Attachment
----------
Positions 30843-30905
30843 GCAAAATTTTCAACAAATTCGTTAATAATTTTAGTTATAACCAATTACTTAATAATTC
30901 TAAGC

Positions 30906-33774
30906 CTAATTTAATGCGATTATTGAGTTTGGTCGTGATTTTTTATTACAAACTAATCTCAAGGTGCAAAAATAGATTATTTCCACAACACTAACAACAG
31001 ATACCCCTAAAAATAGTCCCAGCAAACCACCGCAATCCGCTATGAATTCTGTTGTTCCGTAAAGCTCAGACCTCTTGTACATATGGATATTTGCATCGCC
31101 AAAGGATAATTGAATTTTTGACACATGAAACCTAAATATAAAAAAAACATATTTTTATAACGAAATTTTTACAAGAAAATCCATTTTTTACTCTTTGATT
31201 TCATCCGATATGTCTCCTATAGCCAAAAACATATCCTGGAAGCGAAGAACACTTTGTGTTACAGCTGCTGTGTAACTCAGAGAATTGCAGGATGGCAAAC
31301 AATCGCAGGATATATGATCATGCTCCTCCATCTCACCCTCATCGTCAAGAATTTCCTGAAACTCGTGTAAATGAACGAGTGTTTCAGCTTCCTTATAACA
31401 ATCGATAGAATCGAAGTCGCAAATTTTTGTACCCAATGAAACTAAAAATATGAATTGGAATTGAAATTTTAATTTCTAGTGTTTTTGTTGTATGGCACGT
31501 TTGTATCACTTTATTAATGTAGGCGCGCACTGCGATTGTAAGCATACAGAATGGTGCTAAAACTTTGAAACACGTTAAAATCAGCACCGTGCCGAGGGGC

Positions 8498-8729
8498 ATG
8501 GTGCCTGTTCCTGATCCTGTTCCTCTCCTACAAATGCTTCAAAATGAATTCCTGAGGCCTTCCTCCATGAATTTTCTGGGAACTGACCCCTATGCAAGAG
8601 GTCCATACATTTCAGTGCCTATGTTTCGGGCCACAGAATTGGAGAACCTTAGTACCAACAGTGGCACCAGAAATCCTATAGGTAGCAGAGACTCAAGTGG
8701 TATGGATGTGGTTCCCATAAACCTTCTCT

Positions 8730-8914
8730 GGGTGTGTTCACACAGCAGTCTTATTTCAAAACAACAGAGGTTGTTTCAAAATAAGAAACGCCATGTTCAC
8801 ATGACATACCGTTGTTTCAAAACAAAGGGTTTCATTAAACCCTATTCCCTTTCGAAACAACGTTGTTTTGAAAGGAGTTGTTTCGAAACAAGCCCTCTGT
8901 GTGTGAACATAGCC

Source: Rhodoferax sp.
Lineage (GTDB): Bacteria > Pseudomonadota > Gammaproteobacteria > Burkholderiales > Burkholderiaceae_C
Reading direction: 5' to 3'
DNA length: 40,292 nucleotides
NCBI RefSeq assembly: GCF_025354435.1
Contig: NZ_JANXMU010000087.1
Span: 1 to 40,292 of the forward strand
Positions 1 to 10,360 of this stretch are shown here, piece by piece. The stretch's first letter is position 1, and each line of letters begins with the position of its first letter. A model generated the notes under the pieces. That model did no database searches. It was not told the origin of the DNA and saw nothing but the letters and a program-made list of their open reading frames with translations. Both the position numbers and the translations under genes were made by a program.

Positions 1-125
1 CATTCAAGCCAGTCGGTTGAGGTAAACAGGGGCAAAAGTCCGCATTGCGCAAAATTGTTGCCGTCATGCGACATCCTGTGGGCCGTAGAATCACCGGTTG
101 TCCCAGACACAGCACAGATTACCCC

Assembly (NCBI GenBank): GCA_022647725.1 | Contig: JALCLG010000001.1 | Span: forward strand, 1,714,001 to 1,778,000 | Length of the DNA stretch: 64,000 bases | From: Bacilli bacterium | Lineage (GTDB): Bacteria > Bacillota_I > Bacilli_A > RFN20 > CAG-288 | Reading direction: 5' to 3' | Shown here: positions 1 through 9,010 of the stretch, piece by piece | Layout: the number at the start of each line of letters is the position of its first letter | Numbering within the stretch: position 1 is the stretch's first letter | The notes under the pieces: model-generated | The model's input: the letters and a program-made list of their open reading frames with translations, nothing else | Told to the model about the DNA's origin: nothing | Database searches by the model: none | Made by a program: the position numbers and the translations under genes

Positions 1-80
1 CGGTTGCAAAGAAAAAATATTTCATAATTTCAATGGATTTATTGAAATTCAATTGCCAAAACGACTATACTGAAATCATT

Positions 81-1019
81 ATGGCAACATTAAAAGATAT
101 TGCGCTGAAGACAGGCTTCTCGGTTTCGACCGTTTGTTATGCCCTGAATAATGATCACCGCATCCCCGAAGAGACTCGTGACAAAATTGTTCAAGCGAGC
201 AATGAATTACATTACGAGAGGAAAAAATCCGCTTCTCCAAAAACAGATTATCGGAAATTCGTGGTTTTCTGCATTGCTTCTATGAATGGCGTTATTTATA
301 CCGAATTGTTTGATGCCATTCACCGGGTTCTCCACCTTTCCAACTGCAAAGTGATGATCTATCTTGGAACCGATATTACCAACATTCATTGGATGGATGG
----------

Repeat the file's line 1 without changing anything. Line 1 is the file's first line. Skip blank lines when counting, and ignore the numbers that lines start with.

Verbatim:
Positions 30843-30905